The Fed looks likely to keep monetary policy accommodative for some time to come. Bloomberg reports Fed chairman Ben Bernanke's testimony in Congress on Tuesday.
Federal Reserve Chairman Ben S. Bernanke said while the economy is showing “tentative signs of stabilization,” the central bank intends to maintain a “highly accommodative” monetary policy for “an extended period.”
“The pace of decline appears to have slowed significantly,” Bernanke said today in semi-annual testimony before the House Financial Services Committee. At the same time, “in light of the substantial economic slack and limited inflation pressures, monetary policy remains focused on fostering economic recovery,” he said.
Bernanke also outlined his exit strategy.
“We have a number of tools that will enable us to raise market interest rates as needed,” he said, noting that outright sales from the Fed’s portfolio would also raise longer-term interest rates...
Among the five options, the interest rate on banks’ deposits with the Fed is “perhaps the most important” tool, Bernanke said. It “will most likely be used in combination” with other methods, including reverse-repurchase agreements and term deposits, the report said.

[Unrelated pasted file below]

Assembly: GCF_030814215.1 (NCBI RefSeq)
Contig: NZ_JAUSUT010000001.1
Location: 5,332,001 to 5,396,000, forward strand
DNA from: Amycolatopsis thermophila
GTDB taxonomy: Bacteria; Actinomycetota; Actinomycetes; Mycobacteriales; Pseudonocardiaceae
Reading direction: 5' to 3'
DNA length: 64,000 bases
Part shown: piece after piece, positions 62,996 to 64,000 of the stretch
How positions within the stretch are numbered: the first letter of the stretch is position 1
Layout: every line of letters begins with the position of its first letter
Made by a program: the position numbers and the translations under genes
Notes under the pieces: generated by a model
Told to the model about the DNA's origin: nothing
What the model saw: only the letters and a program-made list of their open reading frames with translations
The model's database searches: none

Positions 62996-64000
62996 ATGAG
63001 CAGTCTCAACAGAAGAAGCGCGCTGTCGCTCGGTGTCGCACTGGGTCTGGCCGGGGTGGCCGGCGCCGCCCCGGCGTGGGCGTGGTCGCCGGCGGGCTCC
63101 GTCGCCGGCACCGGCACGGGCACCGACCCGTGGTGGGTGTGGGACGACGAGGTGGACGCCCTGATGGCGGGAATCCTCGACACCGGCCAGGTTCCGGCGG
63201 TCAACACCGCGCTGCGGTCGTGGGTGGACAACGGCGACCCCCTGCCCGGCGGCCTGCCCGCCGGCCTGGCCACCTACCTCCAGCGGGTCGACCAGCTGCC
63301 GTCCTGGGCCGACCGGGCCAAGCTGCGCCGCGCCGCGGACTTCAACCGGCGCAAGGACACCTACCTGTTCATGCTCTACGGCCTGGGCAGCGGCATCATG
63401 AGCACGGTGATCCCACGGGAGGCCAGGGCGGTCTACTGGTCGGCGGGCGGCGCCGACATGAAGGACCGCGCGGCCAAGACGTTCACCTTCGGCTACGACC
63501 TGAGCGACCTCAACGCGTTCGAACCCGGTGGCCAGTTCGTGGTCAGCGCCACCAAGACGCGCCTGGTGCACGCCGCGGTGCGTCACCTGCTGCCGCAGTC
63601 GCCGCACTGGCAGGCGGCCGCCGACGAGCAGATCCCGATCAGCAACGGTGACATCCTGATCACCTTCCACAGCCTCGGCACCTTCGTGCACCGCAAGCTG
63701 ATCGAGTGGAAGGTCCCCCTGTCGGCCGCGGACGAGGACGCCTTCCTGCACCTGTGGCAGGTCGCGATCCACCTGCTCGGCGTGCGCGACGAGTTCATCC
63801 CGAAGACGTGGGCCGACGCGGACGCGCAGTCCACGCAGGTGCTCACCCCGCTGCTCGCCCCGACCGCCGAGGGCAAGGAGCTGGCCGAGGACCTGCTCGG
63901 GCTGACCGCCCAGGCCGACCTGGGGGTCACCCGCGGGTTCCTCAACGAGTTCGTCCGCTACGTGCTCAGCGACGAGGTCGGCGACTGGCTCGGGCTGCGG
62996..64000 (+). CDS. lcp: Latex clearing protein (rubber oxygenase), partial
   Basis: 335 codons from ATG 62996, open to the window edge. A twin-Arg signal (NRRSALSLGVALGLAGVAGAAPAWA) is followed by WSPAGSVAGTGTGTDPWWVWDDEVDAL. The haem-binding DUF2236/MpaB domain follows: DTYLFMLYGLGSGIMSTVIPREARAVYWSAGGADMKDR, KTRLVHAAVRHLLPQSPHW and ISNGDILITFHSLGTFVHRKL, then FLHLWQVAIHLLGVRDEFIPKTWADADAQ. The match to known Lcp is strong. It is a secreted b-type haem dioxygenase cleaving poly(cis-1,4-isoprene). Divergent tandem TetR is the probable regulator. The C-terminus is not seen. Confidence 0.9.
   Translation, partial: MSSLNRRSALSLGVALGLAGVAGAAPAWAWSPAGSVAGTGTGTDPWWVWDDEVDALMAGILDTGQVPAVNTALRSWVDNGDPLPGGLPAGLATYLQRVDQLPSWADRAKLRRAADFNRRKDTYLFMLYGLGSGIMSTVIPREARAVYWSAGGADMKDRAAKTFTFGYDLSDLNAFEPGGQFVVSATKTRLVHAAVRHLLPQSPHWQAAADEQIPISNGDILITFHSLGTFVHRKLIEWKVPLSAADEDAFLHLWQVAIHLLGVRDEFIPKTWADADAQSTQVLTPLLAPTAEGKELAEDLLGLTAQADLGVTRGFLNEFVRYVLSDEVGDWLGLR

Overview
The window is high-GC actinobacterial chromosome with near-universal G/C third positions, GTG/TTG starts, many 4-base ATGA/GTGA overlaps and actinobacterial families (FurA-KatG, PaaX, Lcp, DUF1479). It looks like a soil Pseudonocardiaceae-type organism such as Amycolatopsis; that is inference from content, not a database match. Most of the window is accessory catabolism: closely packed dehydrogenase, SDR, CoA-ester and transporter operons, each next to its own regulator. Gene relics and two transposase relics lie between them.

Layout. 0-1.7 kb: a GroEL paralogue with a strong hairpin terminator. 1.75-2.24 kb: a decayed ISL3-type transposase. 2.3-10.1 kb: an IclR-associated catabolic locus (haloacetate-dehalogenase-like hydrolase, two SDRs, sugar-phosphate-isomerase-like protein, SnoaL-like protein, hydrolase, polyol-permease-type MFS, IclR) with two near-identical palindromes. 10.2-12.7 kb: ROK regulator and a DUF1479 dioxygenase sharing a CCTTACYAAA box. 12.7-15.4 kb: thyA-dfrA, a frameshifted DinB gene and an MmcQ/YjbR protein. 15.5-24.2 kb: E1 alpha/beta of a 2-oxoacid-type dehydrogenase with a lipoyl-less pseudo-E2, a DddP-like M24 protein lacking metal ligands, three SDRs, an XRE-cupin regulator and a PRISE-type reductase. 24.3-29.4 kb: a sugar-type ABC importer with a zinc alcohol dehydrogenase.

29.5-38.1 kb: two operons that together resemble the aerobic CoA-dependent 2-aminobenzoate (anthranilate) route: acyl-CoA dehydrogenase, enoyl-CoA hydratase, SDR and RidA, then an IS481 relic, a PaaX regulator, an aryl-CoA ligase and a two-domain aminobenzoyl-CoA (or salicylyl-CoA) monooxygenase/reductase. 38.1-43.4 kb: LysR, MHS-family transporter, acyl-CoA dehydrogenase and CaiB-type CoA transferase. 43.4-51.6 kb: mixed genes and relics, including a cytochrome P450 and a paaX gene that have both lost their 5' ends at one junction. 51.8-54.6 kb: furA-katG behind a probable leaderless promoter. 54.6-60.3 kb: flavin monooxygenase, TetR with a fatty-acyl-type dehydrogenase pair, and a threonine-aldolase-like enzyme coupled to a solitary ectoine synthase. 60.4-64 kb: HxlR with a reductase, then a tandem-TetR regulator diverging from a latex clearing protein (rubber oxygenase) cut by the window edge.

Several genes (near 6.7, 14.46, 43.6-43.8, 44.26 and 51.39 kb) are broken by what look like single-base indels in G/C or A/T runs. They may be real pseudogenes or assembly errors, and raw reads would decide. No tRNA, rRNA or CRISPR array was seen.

Another central bank that appears likely to keep monetary policy accommodative for some time is the Bank of Canada, which left interest rates unchanged on Tuesday. Again from Bloomberg:
The Bank of Canada kept its benchmark interest rate at a record low, and said the stronger Canadian dollar is slowing a recovery that has been quicker than policy makers expected.
All 23 economists surveyed by Bloomberg News predicted Governor Mark Carney would keep the target rate for overnight loans between commercial banks at 0.25 percent. The central bank also reiterated a plan to keep that rate unchanged through June 2010, and made no comment on further credit-market stimulus...
The bank now expects the economy to shrink 2.3 percent this year, less than its April forecast for a 3 percent contraction. Inflation will return to its 2 percent target three months sooner than earlier projected, the statement said, and the global economy shows signs of a “nascent” recovery.